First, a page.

Following the use of tankettes, the Universal Carrier was introduced in the late 1930s to provide mechanised transport to the Vickers MG Platoon both during WW2 and after the war. It wasn’t initially used with the Vickers machine gun as there was a dedicated ‘Carrier, Machine Gun’ which mounted the Vickers in the forward compartment.
Carrier, Machine Gun
The Machine Gun Carrier was one of the series of carriers in use by the British Army at the start of the Second World War. They included the Bren Gun Carrier, Scout Carrier and Cavalry Carrier alongside the Universal Carrier.
A full PDF of the Instruction Book for the Machine Gun (and other) carriers is available on the Other Official Publications page.
Gradually standardising on the Universal Carrier, the British Army developed a variant for Medium Machine Gun service. It mounted the Vickers on the engine deck so that it could be used in any direction. It was not intended to be used as an offensive vehicle; the armour was for low-level protection and the benefit of the carrier was its tracks enabling better off-road performance. From 1944, it was introduced across all machine gun battalions, previously having been used in single companies with the other companies using the 15-cwt truck.
The Universal Carrier MMG saw extensive service in North West Europe, across the Machine Gun Battalions and the Independent Machine Gun Companies, as well as the Machine Gun Platoons of the Motor Battalions.
The first Vickers machine gun manual that included the Universal Carrier is the 1944 Small Arms Training manual, Volume I, No. 7, Part II – available on the Small Arms Training page. Different configurations of carrier were utilised within the Platoon. The manual contains a series of stowage photographs (included below) and the Association has a copy of the draft photographs and covering information in its archives. These were taken at the Small Arms School, Netheravon.
The stores carried in each configuration varied depending on the role that it was carrying out.
The Platoon Commander’s Carrier
(MG Platoon (WW2)) Occupied by the Platoon Commander and two Driver / Operators.
(MG Platoon (1951-)) Occupied by the Platoon Commander (a Captain), two Driver / Operators and a Driver. It also carried a Light Machine Gun, two No. 31 radio sets (forward and rear link) and a No. 88 radio set.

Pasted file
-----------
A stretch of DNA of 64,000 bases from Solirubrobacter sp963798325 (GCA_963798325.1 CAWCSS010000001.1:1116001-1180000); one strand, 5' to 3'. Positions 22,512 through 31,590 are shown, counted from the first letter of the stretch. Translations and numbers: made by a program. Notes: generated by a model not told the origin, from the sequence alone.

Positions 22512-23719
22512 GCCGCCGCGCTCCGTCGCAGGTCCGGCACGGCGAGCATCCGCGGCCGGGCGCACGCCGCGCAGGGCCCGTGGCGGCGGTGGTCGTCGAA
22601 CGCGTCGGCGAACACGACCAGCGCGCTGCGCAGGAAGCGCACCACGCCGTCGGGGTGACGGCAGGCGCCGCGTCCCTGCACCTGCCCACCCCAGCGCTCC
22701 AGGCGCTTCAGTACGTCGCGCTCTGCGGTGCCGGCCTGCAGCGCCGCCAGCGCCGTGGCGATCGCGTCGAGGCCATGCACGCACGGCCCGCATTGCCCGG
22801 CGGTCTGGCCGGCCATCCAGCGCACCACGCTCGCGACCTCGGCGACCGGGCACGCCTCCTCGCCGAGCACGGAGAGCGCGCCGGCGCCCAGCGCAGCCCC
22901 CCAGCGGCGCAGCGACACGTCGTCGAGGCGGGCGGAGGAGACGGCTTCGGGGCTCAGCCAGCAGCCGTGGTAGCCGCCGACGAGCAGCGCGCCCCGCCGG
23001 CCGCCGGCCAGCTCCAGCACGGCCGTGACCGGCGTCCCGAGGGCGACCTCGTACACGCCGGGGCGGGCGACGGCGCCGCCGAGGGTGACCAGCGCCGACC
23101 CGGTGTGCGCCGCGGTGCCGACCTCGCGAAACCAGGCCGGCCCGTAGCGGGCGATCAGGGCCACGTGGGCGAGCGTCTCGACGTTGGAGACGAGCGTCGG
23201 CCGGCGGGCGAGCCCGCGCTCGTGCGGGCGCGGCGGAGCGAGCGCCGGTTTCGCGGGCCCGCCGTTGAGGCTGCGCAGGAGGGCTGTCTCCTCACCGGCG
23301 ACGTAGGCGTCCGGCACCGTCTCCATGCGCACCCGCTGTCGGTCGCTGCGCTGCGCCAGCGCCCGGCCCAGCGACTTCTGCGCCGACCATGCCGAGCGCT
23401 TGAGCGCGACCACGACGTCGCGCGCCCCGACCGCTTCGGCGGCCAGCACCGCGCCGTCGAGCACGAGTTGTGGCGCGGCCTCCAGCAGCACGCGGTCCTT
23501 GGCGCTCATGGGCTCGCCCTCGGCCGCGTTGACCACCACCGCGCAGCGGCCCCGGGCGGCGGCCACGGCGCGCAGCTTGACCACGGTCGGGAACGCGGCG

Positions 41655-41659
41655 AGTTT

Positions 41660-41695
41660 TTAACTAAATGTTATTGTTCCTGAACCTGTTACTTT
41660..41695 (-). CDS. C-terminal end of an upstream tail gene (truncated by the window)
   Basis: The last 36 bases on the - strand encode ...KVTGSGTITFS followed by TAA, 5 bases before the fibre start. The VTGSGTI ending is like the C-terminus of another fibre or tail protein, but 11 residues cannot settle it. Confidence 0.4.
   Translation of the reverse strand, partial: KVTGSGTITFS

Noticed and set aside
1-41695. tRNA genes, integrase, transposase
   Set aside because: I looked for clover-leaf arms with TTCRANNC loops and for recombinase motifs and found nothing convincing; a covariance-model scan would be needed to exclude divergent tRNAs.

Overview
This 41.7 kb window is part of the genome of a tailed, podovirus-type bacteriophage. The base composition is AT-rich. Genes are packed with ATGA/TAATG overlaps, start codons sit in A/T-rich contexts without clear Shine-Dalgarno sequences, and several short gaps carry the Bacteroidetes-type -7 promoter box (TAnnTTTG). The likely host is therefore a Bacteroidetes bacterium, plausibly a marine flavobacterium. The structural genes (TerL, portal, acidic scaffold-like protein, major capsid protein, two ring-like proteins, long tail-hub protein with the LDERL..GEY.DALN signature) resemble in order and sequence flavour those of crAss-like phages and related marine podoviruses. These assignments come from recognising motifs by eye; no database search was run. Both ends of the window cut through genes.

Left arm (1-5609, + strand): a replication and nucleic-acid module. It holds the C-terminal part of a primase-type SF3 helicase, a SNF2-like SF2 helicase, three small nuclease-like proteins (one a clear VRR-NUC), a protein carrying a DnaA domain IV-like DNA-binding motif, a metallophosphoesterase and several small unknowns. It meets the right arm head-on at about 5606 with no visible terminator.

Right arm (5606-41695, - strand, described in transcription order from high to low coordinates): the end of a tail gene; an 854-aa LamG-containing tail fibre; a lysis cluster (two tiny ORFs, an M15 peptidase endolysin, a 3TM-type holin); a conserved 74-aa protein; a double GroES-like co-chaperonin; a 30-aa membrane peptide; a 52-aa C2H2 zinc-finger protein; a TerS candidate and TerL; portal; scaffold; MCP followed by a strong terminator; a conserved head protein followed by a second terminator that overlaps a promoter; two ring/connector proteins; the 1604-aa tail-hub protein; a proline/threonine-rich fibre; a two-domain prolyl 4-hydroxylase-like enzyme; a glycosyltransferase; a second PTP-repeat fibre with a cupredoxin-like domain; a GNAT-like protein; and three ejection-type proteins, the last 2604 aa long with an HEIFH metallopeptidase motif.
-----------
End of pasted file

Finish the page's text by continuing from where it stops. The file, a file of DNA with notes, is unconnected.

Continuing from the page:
The Platoon Sergeant’s Carrier
(MG Platoon (WW2)) Occupied by the Platoon Sergeant, the Platoon Commander’s Batman and a Driver / Mechanic. It also carried the Platoon Projector, Infantry, Anti-Tank (PIAT).
The Section Commander’s Carrier
(MG Platoon (1951-)) Occupied by the Section Commander, a Driver / Operator, a Driver and a Private who was the Rangetaker. It also carried a Light Machine Gun, a Projector, Infantry, Anti-Tank (PIAT), a No. 31 radio set and a No. 88 radio set. There were three MMG sections.
The MMG Carrier
To make the Universal carrier suitable for the MMG, it was necessary to fit it with fixtures and fittings particular to the Vickers and the associated equipment. The engine deck mounting for the gun was a specialist emergency mounting that could be removed and the Mark IV tripod crosshead fitted.
There were also ammunition liner cages, brackets for the spare parts case and a special bracket to stow the Vickers safely rather than travel with it on the mounting. This could be used for the Projector, Infantry, Anti-Tank (PIAT) on the Platoon Serjeant’s carrier.
The Universal Carrier was developed in Mark I and Mark II variants which were converted to the MMG role. Different fixtures and fittings were used depending on the Mark of the carrier.
When the carriers with special fittings weren’t available, there is evidence of standard Universal Carriers being pressed into service with machine gun units.
The Universal Carrier saw service in Korea with the Machine Gun Platoons of Infantry Battalions serving there; however, it was replaced with the Land Rover Series 1 and the Austin Champ as the Universal Carrier was phased out during the 1950s.
- Fulham, Kevin Wj (2019). ‘Photos of Prinses Irene Brigade’ shared on ‘The British Army 1939-45’ Facebook group on 26 September 2019. Available at: https://www.facebook.com/groups/411945975837862/
- Laing, 1945a
- War Office official photographer (1940) H 2919. London: Imperial War Museum. Available at: https://www.iwm.org.uk/collections/item/object/205197249 (Accessed 6 October 2019).
- War Office (1951) Infantry Training, Volume II, Infantry Heavy Weapons, Pamphlet No. 24 – Medium Machine Gun, Part II – Drills and Training. London: His Majesty’s Stationery Office.